FOLLOW US ON:
GET THE NEWSLETTER
CONTACT US
The story of the real ‘Whole Lotta Rosie’: Bon Scott’s real-life obsession with bodacious women
10.01.2018
09:49 am
Topics:
Tags:


Bon Scott pictured with two very excited female fans while arriving at Melbourne Tullamarine Airport, November 27, 1976. Around this time rumors were circulating about young female fans of AC/DC giving each other home tattoos around Melbourne trying to look like Bon (Scott had at least six tattoos).
 
If you think you know the story behind AC/DC‘s riffy homage to a certain big, bad girl “Whole Lotta Rosie,” you might want to hold on as the author of Bon: The Last Highway Jesse Fink goes into even more detail regarding the actual identity of Rosie, with a little help. On The Last Highway blog, Fink discusses the many mythological tales about Rosie, including accounts from brothers Angus and Malcolm, three journalists and respected rock historians, Sylvie Simmons, Phil Sutcliffe (also known as Mike Stand), Mary Renshaw, and Scott himself. Let’s dig into the gritty details of this late-70s backstage, no-tell-motel sleaze, shall we?

In support of Angus Young’s claim of Scott’s preference for dangerously curvy women, both Angus and Simmons recall a regular groupie duo of Bon’s; Angus called them the “Jumbo Twins” and Simmons—who spent a lot of time with the band during the Bon era, referred to them as the “Jumbo Jets.” Another of Angus’ memories of Scott running into Rosie was when the band was in town to play a show in Tasmania in 1976. Angus says after the show the band took to the streets looking to keep the good times rolling when Bon was approached by a woman in a dark doorway—a very large woman which Angus estimated to have the following famous measurements; 42-39-56. Scott happily entered the room and joined the woman and her friend for the night.
 

A vintage ad for AC/DC’s 1977 live album, ‘Let There Be Rock’ using 34 unique words to describe the band.
 
Sutcliffe’s version is slightly different than both Angus’ and Simmons’. Sutcliffe says things went down in the dressing room of Malcolm Young after a show August of 1976. Malcolm and Bon had hooked up with two girls, one of them they nicknamed “Big Bertha,” yet another interlude with a roomy woman many would come to believe was Rosie. Bon said this Bertha/Rosie would have “broken his arm” if he had refused her advances, so he complied. In a 2003 interview, Malcolm told the story, calling the woman “Big Rosie.” Now, let’s get to the story of Rosie told by the late Bon Scott (as noted by Fink on his blog) which is taken from an audio track included on the 1997 box set Bonfire named after Bon’s promise to call his first solo record by the same name. Scott recalls things went down with Rosie (on more than one occasion it seems) at her place where he and the band would often party just across from the Freeway Gardens hotel in North Melbourne. On Bonfire Bon gives us the low-down on getting down with Rosie:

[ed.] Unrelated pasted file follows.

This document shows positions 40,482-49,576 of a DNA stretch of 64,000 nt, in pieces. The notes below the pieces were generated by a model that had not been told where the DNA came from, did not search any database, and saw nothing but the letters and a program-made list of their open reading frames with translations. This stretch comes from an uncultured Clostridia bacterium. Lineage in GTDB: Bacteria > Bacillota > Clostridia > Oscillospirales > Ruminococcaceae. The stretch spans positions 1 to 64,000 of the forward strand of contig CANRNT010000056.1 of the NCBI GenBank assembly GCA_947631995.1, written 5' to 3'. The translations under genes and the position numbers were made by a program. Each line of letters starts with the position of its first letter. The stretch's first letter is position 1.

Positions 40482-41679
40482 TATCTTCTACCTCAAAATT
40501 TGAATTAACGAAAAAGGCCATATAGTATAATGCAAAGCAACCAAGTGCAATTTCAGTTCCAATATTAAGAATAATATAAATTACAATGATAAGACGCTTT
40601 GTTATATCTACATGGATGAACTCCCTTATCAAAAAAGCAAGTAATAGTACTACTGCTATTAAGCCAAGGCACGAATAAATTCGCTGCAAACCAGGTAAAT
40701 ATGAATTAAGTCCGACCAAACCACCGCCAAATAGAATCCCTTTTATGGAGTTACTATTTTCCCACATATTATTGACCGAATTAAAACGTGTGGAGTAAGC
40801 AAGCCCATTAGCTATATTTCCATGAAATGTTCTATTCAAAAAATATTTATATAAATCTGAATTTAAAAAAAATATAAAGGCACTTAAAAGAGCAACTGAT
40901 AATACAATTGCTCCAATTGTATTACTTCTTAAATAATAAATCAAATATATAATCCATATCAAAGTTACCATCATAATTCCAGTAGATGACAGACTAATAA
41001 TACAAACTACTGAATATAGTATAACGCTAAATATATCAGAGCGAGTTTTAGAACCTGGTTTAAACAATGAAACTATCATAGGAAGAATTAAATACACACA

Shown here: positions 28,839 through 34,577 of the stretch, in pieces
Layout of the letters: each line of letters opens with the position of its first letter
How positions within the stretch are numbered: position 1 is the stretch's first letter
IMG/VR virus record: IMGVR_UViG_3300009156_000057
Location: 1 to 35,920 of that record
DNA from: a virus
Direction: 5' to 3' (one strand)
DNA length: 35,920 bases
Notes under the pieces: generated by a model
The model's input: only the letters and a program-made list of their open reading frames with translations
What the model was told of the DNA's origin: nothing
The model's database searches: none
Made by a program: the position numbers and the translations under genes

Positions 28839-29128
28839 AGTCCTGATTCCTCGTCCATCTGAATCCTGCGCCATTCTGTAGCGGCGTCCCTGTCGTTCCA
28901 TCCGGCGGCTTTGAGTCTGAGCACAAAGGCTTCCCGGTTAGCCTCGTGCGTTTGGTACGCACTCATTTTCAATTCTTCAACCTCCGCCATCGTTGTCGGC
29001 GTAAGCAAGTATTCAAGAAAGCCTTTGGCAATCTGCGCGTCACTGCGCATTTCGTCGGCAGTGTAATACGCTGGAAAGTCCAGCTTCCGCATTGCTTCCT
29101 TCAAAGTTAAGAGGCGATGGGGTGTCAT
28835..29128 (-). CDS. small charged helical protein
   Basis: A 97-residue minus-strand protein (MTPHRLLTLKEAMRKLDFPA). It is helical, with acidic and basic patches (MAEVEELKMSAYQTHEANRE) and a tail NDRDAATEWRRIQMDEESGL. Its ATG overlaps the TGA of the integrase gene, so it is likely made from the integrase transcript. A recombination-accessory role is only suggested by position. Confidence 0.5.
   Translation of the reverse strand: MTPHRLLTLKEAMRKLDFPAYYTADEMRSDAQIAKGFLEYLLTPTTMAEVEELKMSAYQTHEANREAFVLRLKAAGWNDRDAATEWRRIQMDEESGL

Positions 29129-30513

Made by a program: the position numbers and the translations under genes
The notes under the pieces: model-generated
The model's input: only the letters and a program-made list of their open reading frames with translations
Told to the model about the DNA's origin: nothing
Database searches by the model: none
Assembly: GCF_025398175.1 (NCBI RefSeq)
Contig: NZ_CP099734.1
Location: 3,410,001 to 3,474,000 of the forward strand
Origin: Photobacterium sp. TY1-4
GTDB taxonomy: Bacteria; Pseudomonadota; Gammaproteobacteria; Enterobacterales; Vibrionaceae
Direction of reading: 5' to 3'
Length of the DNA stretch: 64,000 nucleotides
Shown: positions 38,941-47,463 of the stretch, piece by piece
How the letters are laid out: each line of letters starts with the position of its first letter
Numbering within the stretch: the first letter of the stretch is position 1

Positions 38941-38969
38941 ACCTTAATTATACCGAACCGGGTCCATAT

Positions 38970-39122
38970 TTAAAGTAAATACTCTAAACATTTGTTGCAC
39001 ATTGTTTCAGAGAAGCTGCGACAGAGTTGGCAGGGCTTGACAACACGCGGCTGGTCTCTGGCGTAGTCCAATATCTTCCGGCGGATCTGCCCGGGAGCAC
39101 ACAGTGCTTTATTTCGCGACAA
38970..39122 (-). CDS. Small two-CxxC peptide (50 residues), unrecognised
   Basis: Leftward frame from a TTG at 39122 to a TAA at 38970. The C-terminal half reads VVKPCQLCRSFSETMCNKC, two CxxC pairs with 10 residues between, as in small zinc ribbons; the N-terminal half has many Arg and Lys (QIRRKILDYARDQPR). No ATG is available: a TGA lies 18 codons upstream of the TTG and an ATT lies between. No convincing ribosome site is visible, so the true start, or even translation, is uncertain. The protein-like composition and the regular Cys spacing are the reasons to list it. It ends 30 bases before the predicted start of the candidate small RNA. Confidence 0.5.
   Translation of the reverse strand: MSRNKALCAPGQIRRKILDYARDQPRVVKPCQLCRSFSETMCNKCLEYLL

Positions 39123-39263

“We were all staying in the same hotel and this chick Rosie lived across the road. She was so big she sort of closed the door and put it on ya’, half your body, and she was too big to say no to. Then she used to look up and see what band was in town and say “hi over there boys” and we’d go over and have a party. She came to one of our shows, she was from Tasmania actually, and she was in the front row. She was like 6’2 and like 19 stone 12 pounds (around 266lbs). That girl was some mountain. So you can imagine the problems I had. So I just sorta had to succumb … I had to do it. Oh my God, I wish I hadn’t.”

Yeah, the old “taking one for the team” isn’t fooling anyone, Bon. We know you liked big butts and we love you for it. Corroborating Bon’s arm-twisting sexy-times story are both AC/DC roadie, Pat Pickett (Pickett has been quoted as saying he was responsible for an “orgy” involving Rosie, Scott, and others and also knew Rosie personally), and author of the 2015 book on AC/DC, Live Wire, Mary Renshaw. Attempts have been made to find Rosie but have never turned up even so much as a concrete lead though there seems to to be no lack of people claiming to know the real Rosie or to have seen the elusive, show-stealing woman.

If you’ve ever seen AC/DC live, you’ve maybe seen the gigantic, inflated Rosie prop used by the band when they kick into “Whole Lotta Rosie” with her bright blonde hair and red lingerie. I’ve also seen a cool vintage embroidered patch of Rosie in all her glory, but never a photo of anyone with Bon (or other members of AC/DC) who looked even remotely like the girl described in the song. Does this mean Rosie was conjured up through the collective memories of Angus Young and others due to Bon’s interludes with various lusty, bodacious women? Let’s me put it to you this way; Bon Scott said Rosie was real. His version is gospel. Period. The End

Footage of AC/DC from 1979 during a live gig in Paris ripping “Whole Lotta Rosie” apart follows. It includes an appearance by a very talented AC/DC roadie.
 

An embroidered patch of Rosie from the early 90’s.
 

READ ON
Posted by Cherrybomb
|
10.01.2018
09:49 am
|
Relax, everyone: A disco version of Cream’s ‘Sunshine of Your Love’ is here to save us all


The cover of Rosetta Stone’s single featuring their version of Cream’s “Sunshine of Your Love.”